World leader in the study of protein folding
Susan Lindquist is a world leader in the study of protein folding. Her pioneering work has demonstrated that alternative protein conformations have profound and unexpected effects in fields as wide ranging as human disease, evolution, and biomaterials. Her work on yeast prions has provided evidence for a mechanism of protein-only inheritance and contributed to a structural understanding of amyloid fiber formation. She has shown in a variety of model systems that molecular chaperones can influence the expression and evolution of new traits by chaperoning the folding of key players in signal transduction pathways. Most recently, her group has developed new platforms for dissecting the protein-folding problems that drive neurodegenerative diseases, with the aim of discovering new therapeutic strategies based on stopping the precipitating causes of such protein-folding disorders.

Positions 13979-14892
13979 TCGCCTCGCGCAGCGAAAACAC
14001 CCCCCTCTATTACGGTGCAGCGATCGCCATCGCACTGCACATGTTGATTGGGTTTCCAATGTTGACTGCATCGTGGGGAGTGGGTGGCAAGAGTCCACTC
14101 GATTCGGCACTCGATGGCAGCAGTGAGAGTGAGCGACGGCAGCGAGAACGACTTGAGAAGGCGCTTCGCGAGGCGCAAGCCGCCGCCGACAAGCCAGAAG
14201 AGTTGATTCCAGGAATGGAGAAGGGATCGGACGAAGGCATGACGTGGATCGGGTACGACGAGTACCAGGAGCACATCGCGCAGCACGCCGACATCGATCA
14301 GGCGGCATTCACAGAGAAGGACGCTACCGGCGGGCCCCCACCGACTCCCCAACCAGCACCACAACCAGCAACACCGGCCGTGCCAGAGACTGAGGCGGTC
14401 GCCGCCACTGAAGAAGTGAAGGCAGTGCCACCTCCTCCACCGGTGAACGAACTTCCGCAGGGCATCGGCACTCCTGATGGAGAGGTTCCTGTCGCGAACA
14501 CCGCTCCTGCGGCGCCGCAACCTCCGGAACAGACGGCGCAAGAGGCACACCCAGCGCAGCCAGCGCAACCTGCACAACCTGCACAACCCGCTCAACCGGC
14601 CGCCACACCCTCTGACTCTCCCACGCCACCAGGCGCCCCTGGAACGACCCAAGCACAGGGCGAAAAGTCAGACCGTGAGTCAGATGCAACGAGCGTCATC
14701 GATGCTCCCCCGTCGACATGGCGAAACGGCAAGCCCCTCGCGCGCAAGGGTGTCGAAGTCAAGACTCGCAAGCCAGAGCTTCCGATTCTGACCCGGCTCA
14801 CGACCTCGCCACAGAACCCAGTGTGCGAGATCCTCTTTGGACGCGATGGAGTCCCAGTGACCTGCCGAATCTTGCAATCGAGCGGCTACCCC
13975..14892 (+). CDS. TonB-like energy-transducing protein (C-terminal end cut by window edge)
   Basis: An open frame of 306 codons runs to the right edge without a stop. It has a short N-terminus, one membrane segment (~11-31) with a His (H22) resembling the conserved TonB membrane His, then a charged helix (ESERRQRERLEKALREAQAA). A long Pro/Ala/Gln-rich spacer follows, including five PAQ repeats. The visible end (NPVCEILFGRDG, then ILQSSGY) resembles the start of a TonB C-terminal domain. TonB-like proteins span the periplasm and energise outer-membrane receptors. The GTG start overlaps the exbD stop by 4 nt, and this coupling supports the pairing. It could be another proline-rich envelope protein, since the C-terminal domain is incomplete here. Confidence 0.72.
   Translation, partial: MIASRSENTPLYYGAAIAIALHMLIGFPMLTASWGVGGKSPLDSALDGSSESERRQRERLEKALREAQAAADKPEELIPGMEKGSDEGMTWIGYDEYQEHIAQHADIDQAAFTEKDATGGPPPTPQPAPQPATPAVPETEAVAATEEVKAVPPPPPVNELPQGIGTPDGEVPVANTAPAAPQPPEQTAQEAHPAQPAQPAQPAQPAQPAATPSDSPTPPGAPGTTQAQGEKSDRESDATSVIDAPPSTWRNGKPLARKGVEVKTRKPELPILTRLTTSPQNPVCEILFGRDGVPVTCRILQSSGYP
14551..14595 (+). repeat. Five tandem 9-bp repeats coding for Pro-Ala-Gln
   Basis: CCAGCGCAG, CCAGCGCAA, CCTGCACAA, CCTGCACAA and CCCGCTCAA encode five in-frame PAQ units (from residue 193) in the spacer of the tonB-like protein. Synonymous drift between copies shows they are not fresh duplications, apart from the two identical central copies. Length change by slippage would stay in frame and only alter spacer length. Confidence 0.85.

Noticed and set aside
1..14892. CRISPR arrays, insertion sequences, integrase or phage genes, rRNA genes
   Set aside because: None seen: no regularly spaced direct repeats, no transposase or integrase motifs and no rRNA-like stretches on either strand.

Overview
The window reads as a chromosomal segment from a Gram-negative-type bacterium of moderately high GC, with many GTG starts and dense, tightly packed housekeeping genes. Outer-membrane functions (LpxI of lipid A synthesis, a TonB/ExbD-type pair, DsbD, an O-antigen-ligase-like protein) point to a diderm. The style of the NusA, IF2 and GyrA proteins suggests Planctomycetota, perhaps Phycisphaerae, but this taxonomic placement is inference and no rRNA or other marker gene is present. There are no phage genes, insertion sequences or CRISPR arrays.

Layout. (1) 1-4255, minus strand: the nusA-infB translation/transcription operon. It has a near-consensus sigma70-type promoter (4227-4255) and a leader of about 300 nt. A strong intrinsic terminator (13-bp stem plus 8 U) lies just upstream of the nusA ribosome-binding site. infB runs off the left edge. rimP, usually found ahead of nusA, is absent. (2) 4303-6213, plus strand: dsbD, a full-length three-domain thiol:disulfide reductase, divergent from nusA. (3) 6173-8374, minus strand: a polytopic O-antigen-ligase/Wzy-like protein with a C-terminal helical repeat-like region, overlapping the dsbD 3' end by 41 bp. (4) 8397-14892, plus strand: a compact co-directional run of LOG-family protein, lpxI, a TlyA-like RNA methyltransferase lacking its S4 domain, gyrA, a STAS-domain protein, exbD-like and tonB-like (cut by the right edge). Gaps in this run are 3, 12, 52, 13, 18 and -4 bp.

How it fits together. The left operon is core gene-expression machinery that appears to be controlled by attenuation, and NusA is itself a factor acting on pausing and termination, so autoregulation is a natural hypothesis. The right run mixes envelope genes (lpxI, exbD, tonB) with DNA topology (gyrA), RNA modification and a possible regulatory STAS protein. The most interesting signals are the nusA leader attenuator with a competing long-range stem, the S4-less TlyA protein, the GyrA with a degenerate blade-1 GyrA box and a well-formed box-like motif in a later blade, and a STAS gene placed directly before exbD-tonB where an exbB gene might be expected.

Susan Lindquist is a Member and former Director (2001-2004) of the Whitehead Institute for Biomedical Research, an Investigator of the Howard Hughes Medical Institute and a Professor of Biology at MIT. She co-founded FoldRx, a biotech company developing drug therapies for diseases of protein misfolding and amyloidosis, and is a member of the Board of Directors of Johnson & Johnson. Previously she was the Albert D. Lasker Professor of Medical Sciences (from 1999-2001), and a member of the faculty in the Department of Molecular Biology, University of Chicago. She received her undergraduate degree in Microbiology from the University of Illinois, and a PhD in Biology from Harvard University. She is a member of the National Academy of Sciences, the American Academy of Arts and Science, the American Philosophical Society and the Institute of Medicine. Her honors also include the Dickson Prize in Medicine, the Otto-Warburg Prize, the Genetics Society of America Medal, the FASEB Excellence in Science Award, the Max Delbrück Medal, the Mendel Medal and the E.B. Wilson Medal. In 2009, she was the recipient of the National Medal of Science.
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